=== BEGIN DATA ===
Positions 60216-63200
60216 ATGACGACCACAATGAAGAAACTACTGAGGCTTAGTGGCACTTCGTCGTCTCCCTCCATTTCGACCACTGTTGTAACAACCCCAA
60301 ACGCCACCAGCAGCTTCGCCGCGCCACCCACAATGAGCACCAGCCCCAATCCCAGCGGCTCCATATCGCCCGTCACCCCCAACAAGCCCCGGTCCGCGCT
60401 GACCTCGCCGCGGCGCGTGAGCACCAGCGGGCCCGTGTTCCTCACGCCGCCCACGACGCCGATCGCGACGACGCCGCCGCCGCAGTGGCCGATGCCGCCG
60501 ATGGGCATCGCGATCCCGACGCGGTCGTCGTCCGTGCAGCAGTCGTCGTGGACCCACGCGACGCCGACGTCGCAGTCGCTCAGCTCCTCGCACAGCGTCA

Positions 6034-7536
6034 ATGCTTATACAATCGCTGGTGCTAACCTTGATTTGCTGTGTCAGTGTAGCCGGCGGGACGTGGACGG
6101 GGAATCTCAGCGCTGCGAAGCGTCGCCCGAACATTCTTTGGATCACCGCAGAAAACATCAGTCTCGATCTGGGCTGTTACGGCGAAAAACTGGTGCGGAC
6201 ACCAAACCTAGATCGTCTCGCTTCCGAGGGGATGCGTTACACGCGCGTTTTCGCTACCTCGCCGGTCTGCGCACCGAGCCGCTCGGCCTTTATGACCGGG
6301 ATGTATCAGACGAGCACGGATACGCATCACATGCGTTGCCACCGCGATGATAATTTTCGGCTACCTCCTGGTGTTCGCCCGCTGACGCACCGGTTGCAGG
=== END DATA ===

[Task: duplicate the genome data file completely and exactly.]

Positions 60216-63200
60216 ATGACGACCACAATGAAGAAACTACTGAGGCTTAGTGGCACTTCGTCGTCTCCCTCCATTTCGACCACTGTTGTAACAACCCCAA
60301 ACGCCACCAGCAGCTTCGCCGCGCCACCCACAATGAGCACCAGCCCCAATCCCAGCGGCTCCATATCGCCCGTCACCCCCAACAAGCCCCGGTCCGCGCT
60401 GACCTCGCCGCGGCGCGTGAGCACCAGCGGGCCCGTGTTCCTCACGCCGCCCACGACGCCGATCGCGACGACGCCGCCGCCGCAGTGGCCGATGCCGCCG
60501 ATGGGCATCGCGATCCCGACGCGGTCGTCGTCCGTGCAGCAGTCGTCGTGGACCCACGCGACGCCGACGTCGCAGTCGCTCAGCTCCTCGCACAGCGTCA

Positions 6034-7536
6034 ATGCTTATACAATCGCTGGTGCTAACCTTGATTTGCTGTGTCAGTGTAGCCGGCGGGACGTGGACGG
6101 GGAATCTCAGCGCTGCGAAGCGTCGCCCGAACATTCTTTGGATCACCGCAGAAAACATCAGTCTCGATCTGGGCTGTTACGGCGAAAAACTGGTGCGGAC
6201 ACCAAACCTAGATCGTCTCGCTTCCGAGGGGATGCGTTACACGCGCGTTTTCGCTACCTCGCCGGTCTGCGCACCGAGCCGCTCGGCCTTTATGACCGGG
6301 ATGTATCAGACGAGCACGGATACGCATCACATGCGTTGCCACCGCGATGATAATTTTCGGCTACCTCCTGGTGTTCGCCCGCTGACGCACCGGTTGCAGG